Friday, December 22, 2006

Is your web site winning you business?

I'm cleaning my desk and thought these notes would be useful. They are also posted here.

Is your web site winning you business?

This was the title of a presentation done on July 26, 2006 by Brian Bluff of Site-Seekers as part of the Dollar$ and Sense Workshop, held at the Greater Syracuse Chamber of Commerce.

Bluff talked about the need to:
  • Drive traffic to your web site
  • Convert that traffic into contacts and sales
  • Measure the results
In his fast paced and information packed presentation, Bluff gave the audience some tips and information. Among them were:
  • He noted that the Internet is outside of most companies' core competencies. Therefore, companies may need to look to an outside "expert" to help them with their web site.
  • 45% of companies cannot measure the effectiveness of their web sites.
  • People will judge a web site in milliseconds. Therefore, it is important that people instantly be able to recognize what you do when they visit your site. He actually showed us web sites and counted how many seconds it took for us to recognize what the site did. "What" definitely should be evident in under five seconds.
  • Have your contact information on every page.
  • Keep your web site content fresh, which means updating content on a regular (frequent) basis. This will attract the search engine "spiders" that index the Internet.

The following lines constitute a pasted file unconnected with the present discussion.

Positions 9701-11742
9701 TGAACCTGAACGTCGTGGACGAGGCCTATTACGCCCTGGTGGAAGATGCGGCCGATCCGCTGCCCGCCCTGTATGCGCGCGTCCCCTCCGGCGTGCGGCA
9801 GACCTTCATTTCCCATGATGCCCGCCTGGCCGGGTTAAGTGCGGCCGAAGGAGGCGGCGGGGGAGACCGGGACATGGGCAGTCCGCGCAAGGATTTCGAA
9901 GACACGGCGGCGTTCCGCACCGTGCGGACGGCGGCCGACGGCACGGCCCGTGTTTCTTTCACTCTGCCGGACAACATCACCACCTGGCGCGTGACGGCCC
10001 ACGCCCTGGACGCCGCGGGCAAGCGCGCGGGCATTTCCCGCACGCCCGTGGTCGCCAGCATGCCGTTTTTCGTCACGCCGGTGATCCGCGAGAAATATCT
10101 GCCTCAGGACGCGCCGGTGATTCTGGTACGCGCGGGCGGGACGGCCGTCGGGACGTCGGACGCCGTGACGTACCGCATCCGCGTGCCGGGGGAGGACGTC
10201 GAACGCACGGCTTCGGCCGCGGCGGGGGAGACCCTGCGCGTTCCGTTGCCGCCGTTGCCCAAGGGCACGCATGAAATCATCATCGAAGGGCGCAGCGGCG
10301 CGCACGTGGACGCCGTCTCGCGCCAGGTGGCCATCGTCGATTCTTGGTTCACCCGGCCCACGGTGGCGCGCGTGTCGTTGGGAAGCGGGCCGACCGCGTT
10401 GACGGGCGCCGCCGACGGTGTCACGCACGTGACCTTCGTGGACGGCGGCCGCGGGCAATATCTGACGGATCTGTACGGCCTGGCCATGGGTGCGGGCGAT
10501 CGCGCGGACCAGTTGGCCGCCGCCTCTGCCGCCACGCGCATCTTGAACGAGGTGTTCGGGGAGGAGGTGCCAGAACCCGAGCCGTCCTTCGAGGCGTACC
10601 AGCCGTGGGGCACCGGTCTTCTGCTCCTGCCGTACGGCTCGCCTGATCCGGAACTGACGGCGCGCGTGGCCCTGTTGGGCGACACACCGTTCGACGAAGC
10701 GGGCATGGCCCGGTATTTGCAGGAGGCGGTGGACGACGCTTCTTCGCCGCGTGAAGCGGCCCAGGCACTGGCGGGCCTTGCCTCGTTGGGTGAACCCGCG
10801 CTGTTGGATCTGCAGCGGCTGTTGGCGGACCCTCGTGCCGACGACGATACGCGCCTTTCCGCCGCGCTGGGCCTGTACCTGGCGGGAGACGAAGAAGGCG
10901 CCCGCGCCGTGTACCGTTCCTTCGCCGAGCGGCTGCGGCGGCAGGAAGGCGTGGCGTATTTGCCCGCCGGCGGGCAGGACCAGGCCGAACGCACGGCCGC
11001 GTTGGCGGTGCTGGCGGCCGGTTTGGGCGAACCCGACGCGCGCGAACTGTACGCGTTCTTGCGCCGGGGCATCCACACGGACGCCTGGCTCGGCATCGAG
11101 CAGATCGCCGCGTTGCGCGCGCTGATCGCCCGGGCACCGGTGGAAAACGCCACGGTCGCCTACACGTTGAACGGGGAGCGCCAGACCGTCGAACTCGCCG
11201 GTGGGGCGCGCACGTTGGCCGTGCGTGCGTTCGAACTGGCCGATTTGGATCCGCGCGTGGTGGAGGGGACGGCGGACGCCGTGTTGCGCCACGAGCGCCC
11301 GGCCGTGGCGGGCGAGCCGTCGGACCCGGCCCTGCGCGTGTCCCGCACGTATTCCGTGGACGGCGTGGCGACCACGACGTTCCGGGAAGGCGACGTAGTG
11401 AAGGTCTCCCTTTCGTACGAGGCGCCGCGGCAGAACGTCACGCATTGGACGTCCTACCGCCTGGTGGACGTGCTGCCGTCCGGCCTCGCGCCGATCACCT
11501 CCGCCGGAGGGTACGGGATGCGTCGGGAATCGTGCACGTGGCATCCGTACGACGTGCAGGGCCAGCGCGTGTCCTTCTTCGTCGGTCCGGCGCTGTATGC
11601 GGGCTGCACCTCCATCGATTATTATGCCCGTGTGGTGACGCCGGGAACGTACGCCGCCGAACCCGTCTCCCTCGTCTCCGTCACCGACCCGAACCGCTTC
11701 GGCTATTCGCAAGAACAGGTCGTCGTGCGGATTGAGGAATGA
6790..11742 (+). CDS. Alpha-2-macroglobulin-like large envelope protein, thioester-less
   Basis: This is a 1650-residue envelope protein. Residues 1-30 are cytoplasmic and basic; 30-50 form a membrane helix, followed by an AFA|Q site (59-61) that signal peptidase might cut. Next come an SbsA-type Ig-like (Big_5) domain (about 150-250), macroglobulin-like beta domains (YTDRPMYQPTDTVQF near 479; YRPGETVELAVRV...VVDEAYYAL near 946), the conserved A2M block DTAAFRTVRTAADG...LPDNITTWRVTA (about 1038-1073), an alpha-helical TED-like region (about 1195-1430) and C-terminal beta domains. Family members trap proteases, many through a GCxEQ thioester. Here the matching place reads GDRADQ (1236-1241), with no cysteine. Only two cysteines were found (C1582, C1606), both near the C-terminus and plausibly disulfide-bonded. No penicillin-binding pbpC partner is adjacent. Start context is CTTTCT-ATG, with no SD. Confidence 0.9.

• Include a site map on your web site, since a site map helps spiders find and index all of your pages.
  • In the title tag on your web pages, place the product information first, not your company name. This helps with the indexing of your site in search engines.
  • Bold important text. Search engines assume that what is bolded is important.
  • Have target phrases for each page.
  • Make sure that there is synergy between the words in your title tags, the phrases that you bold, and the target phrases on each page. This is important so that the search engine spiders clearly understand what the page is about. It also helps with your search engine ranking.
  • Those sites that you link to should be "natural." In other words, if you are a software company, link to other web sites in your industry or in a related industry. Don't link to a site that is totally unrelated to what you do. (Of course, you should link to client sites.) Why? Because you want everything on your site to be focused on what you do and your subject domain.
  • Create your web site to be viewed on 1024 x 768 pixel size screen. Evidently, this is now the prevailing screen size.
  • Hotlink your logo so that it returns the person to your homepage.
  • Solicit and include customer testimonials.
  • Write white papers on your topic area and make them available on your web site.
  • The more pages a person has to go through to get the information they need, the fewer people who will do it. There is a 40% drop off for each page a person must go to in order to find the information he wants.
  • There is useful search engine optimization tools and information at SEO Book.


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1 comment:

Mitch Mitchell said...

This is good stuff, Jill. About the only thing I haven't done is link my logo back to the page, but you can bet I'm going to remember to do that one when I get back home.